I arrived and it was just so busy (the social distancing was awful). I wasn’t too phased by the prospect of catching coronavirus though as I always wear KN95 or respirator masks when I’m out in busy locations.
I did feel a bit claustrophobic in the mask though come to think of it. So I decided to leave. Oxford Street was really busy too.
That’s when I started to feel a bit funny. Heart racing faster… as I realised what was happening I decided to remove myself instantly from the busy street….Then I just start to overthink…..
…..I was meant to meet an old friend for a drink in Soho but I just decided to cancel and take the train home.”
Neuroscience is starting to help us understand the impact of anxiety on how the brain functions and to confirm long held views about its nature. It is now being recognised that heightened anxiety can come from the part of the brain called the amygdala. From an evolutionary perspective this area of the brain is tasked with warning us of potential threats and we are starting to understand that whilst this is a very sensitive and fast acting system it is not particularly accurate.
Some theorists are suggesting that it is not particularly suited to modern day life because there are so many external stimuli, this area of the brain is constantly activated. As such this is why activities such as mindfulness, yoga, meditation and others that involve reducing external stimuli are becoming increasingly important. However in the context of the pandemic and easing of restrictions it is helpful to think both about how you have been doing during the last year – do you recognise yourself as having been stressed or anxious? If so then taking it carefully is important because your resilience to more change may be less. However you think you have coped well and have adjusted to any changes then what is important is to think about how big a change might be perceived by your amygdala. For example, if the roads around where you live have been really quiet, the old level of traffic might feel overwhelming.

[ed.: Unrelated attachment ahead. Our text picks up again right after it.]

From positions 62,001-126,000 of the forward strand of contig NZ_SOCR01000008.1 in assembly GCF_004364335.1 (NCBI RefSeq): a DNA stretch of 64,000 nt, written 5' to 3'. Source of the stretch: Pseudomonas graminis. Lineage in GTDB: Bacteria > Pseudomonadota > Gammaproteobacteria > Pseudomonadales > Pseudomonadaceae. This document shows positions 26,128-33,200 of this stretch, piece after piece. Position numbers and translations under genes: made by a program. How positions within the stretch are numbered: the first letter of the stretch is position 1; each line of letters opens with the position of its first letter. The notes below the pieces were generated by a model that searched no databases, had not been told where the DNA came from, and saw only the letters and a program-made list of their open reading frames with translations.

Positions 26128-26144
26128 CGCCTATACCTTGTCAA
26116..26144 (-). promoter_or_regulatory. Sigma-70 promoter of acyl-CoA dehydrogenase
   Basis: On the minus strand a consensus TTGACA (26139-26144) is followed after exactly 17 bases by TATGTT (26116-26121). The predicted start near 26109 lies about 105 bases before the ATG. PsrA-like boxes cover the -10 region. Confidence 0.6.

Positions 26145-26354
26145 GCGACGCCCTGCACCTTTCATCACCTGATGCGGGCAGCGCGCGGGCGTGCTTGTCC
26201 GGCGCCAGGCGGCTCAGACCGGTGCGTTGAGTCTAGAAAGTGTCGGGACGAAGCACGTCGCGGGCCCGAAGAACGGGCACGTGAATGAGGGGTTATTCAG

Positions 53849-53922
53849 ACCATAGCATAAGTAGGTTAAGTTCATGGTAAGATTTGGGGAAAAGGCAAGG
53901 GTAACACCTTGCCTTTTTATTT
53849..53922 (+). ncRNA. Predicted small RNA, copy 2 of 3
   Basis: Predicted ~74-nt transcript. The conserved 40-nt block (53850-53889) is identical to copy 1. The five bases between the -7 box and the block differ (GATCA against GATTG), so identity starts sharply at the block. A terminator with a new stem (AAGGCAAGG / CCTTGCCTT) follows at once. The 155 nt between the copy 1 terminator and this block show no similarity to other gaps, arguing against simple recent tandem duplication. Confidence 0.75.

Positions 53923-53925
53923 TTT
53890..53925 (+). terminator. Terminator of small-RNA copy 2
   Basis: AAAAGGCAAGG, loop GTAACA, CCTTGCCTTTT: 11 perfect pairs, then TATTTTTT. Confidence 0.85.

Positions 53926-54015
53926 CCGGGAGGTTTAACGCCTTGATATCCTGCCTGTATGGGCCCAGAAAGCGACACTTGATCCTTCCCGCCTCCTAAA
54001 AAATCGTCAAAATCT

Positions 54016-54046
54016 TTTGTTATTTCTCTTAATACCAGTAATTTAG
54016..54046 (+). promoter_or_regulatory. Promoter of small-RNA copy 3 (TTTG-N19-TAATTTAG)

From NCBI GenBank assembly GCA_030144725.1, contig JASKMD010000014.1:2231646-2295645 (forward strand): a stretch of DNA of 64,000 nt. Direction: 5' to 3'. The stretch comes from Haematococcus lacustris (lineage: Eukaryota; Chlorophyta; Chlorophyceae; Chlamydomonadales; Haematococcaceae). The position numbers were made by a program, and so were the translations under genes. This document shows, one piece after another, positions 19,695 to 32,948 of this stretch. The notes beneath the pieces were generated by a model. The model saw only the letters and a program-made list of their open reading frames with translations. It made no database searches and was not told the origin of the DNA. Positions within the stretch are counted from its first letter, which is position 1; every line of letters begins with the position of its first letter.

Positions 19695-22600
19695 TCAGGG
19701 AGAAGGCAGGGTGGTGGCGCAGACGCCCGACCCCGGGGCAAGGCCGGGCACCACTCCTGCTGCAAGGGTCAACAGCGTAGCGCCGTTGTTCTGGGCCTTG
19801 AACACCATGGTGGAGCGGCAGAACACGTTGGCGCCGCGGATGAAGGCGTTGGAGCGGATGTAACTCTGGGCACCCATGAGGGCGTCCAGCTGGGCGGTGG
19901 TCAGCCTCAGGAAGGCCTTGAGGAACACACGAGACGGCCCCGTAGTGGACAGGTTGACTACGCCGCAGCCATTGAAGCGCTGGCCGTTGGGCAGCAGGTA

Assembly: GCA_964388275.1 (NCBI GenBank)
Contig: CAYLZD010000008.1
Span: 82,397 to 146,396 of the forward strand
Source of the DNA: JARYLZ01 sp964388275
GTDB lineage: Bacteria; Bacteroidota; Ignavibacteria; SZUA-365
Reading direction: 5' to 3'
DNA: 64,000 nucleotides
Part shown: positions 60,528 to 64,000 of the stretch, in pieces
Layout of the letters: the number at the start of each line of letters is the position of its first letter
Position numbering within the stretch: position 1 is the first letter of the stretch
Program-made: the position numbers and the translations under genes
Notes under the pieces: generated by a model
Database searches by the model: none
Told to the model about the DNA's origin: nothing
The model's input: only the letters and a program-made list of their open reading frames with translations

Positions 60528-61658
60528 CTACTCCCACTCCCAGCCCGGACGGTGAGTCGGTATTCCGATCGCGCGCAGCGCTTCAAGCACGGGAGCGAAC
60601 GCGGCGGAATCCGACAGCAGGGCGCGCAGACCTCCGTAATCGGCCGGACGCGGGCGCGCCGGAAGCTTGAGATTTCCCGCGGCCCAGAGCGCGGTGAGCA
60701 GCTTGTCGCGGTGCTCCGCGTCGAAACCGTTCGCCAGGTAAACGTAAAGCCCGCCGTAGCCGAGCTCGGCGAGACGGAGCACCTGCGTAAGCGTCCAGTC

Anxiety and panic attacks are natural and healthy responses to stressful and potentially dangerous situations. They can be incredibly horrible experiences but they also enable us to learn about how to look after ourselves better. And what did I learn? Not to go on meditation retreats? Not to go to airports? No, what I learnt was to look out for significantly changing situations and environments, I still really enjoy retreats and airports but now I consciously think about what might help me ease back in, so I allow more time for travelling and travel at a quieter time of day.
I really hope you are enjoying the better weather, longer days and the possibilities coming from the easing of restrictions but maybe take some time to think about how big a change doing something might be and what you can do to ease its impact?
Psychotherapist, Counsellor, Couples Counsellor and Coach
UKCP registrant, MBACP (accred), UKRCP
PGDip, MA, Adv Dip Ex Psych
Nicholas Rose & Associates
Counselling, psychotherapy and coaching for children, adults, couples and families.
Read more blogs by Nicholas Rose
Read the previous one – Mind Matters – Fear of re-entry